Aims: To present the results of a novel technique of aortic valve decalcification (AVD) in a consecutive population of elderly patients with severe aortic valve stenosis (AVS) and small aortic annulus.
Methods: Between January 2008 and December 2012, a consecutive series of 34 patients (mean age 80 +/- 13 years) with severe AVS were operated on using AVD. They were compared with a matched population of 68 patients (mean age 82 +/- 7 years) submitted to aortic valve replacement (AVR) with bioprosthesis. The two groups were comparable for cardiac risk factors and admission symptoms. Preoperatively, all patients presented with severe AVS, small aortic annulus (19 mm) and preserved left ventricular function.
Results: Thirty-day mortality was 8.8 vs. 7.5% in the AVD and AVR groups, respectively (P = 0.88). Actuarial 2 and 5-year survival rates were 80 vs. 82% and 64 vs. 78% in the AVD and AVR groups, respectively (P = 0.27). Long-term valve-related events incidence was significantly higher in the AVD group (12%) compared with that in the AVR group (4%; P = 0.01). However, in the AVD group, patients with no or mild residual AR experienced 2 and 5 years of freedom from valve-related events, which is not significantly different from the patients submitted to the AVR group (P = 0.76). After AVD, a significant increase in the aortic valve area (from 0.8 to 1.9 cm2) and a parallel reduction in the mean gradient (from 40 to 12 mmHg) was observed in all patients (P = 0.01). Postoperative aortic valve area (1.9 vs. 1.26 cm2), as well as mean gradient (12 vs. 21 mmHg), were significantly better in the AVD group compared with that in the AVR group (P = 0.01).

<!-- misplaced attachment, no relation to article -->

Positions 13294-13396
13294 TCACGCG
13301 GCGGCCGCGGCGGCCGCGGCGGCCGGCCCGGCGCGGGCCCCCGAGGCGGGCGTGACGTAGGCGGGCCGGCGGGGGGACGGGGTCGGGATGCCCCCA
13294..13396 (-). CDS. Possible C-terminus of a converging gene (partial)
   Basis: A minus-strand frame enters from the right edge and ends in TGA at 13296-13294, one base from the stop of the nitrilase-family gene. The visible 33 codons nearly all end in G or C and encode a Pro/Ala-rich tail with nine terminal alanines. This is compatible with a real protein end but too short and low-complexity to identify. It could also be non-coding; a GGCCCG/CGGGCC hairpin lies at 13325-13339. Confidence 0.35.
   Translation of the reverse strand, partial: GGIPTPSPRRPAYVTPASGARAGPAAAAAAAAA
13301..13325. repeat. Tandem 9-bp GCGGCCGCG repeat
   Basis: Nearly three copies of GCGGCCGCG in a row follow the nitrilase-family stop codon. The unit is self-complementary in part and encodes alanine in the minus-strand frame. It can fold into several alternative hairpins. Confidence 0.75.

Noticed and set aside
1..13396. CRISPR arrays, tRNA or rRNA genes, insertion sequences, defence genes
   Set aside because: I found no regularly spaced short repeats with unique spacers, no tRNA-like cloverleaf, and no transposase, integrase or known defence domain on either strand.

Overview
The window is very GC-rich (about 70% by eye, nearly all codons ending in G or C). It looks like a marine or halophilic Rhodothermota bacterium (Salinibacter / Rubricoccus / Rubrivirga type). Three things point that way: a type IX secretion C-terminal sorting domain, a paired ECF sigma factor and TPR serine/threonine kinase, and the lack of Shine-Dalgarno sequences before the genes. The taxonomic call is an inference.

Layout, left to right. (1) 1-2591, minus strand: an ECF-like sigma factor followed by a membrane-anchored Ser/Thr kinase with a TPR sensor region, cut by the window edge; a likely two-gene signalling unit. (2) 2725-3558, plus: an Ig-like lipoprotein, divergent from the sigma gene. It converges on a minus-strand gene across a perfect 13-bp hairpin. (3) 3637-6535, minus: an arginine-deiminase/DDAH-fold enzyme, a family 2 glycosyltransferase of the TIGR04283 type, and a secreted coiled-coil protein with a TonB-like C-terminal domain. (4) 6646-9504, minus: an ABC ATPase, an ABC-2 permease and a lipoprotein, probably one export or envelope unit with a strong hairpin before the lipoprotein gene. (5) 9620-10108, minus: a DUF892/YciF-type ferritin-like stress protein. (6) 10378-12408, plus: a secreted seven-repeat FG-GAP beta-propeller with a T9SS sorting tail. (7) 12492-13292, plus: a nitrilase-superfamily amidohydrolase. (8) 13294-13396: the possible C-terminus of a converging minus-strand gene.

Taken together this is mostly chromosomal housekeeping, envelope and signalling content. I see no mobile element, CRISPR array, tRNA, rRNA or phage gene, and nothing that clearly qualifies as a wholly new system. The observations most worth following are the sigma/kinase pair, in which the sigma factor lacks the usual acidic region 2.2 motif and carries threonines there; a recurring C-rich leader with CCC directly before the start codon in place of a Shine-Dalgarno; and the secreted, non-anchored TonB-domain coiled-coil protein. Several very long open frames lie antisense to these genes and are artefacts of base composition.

Conclusion: In this preliminary experience, AVD seems a good therapeutic option for elderly patients with severe AVS. Further studies with longer follow-up are needed in order to confirm these preliminary results and to ascertain the valve durability over time.
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